February 21st, 2013
(written by lawrence krubner, however indented passages are often quotes). You can contact lawrence at: firstname.lastname@example.org
As far as the Agile Manifesto goes, we’re in total agreement that the priority of software development is to ship working software, but we disagree on two key aspects:
Invest heavily in automation vs. “Individuals and interactions over processes and tools”
Treat your makers as asynchronous threads. vs. “The most efficient and effective method of conveying information to and within a development team is face-to-face conversation.”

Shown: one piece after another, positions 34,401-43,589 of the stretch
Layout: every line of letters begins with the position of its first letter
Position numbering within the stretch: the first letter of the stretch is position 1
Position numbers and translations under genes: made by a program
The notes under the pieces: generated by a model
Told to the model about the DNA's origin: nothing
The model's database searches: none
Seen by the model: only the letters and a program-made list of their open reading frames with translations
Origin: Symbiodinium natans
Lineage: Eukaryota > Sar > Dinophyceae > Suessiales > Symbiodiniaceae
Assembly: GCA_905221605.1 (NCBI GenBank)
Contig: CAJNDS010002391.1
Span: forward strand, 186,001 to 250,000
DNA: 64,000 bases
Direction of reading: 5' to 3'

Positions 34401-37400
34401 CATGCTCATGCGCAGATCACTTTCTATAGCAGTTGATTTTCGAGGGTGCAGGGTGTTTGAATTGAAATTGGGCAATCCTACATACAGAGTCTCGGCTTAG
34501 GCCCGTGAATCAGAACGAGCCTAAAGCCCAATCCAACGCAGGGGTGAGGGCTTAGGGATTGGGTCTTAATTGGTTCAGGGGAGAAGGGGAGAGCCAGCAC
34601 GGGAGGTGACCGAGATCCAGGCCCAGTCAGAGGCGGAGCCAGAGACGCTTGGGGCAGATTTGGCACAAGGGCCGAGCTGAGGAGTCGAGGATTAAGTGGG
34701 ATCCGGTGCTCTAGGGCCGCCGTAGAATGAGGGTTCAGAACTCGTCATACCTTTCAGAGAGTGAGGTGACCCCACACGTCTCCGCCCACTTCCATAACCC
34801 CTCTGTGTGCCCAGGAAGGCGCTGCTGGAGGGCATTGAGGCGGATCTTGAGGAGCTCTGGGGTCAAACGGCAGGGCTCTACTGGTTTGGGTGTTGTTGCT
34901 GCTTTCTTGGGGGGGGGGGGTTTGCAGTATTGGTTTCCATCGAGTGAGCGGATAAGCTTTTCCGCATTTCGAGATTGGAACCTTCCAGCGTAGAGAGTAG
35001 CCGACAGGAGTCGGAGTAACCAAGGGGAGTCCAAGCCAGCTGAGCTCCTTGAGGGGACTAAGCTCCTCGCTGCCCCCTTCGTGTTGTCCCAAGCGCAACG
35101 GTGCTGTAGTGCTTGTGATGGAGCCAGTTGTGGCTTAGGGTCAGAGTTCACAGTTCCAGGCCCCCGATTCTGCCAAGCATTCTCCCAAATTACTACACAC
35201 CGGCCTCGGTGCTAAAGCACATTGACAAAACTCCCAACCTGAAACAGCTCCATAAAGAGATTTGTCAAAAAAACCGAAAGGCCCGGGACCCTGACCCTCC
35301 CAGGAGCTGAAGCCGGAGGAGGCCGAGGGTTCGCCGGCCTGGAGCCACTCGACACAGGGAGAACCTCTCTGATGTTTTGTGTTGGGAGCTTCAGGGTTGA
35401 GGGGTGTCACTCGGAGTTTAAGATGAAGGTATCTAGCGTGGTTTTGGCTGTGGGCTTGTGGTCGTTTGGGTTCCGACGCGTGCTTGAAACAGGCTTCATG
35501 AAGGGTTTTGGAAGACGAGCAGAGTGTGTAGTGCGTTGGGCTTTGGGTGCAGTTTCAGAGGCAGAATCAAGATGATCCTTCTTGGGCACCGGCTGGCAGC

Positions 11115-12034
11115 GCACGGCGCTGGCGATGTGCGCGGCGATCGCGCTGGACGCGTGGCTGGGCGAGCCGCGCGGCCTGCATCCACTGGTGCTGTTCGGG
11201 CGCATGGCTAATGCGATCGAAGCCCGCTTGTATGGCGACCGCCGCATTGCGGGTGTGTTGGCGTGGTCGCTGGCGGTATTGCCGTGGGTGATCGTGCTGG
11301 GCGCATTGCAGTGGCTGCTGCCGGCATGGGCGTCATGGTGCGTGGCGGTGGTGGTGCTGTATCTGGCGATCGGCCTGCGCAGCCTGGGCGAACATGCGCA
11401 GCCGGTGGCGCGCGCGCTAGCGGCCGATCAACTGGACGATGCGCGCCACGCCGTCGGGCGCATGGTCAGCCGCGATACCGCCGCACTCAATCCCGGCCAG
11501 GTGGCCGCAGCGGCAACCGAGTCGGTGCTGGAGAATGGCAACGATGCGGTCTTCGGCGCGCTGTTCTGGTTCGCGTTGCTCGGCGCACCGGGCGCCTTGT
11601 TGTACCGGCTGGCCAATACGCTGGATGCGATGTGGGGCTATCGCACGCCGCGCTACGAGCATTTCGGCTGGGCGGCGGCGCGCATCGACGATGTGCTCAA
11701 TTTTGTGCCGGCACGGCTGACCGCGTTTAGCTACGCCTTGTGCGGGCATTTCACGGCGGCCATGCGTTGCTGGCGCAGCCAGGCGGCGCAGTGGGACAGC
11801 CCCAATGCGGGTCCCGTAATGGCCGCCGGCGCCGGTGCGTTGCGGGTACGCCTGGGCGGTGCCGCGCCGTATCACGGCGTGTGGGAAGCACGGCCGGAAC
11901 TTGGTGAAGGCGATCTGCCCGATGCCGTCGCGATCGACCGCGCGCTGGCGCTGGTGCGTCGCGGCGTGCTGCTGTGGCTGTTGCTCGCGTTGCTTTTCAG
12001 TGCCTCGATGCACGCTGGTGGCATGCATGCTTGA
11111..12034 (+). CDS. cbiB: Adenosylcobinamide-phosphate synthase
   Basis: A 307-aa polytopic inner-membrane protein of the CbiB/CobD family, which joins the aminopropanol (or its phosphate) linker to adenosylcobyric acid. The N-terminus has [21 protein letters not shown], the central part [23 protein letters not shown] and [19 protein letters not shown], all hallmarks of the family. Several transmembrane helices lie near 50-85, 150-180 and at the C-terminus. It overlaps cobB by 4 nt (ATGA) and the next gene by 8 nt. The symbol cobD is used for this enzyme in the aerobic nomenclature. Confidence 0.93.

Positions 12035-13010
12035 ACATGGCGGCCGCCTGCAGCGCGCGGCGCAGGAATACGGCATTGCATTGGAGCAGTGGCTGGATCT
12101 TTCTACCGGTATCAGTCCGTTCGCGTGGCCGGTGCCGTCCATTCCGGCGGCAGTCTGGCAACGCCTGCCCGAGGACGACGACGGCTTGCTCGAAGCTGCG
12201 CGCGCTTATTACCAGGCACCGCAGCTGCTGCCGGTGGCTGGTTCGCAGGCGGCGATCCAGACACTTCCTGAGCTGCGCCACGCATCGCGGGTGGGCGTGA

The agile manifesto was written years before the modern automation and DevOps movement really got under way. The cloud didn’t exist. Servers and services we rely on weren’t ephemeral in nature. If you’re not heavily investing in automation and tools, you’re exposing yourself to risk in the cloud and hindering your technical team’s ability to ship software.
Another very anti-agile pattern in NBD is that the business should move entirely to asynchronous communication. While we agree that face-to-face communication is the most efficient and effective method of communicating, we do not believe it’s pragmatic in today’s working world. Globalization is happening at a frenetic pace. Businesses have teams dispersed across the globe. Strictly adhering to this principle would, in fact, have the opposite effect on businesses.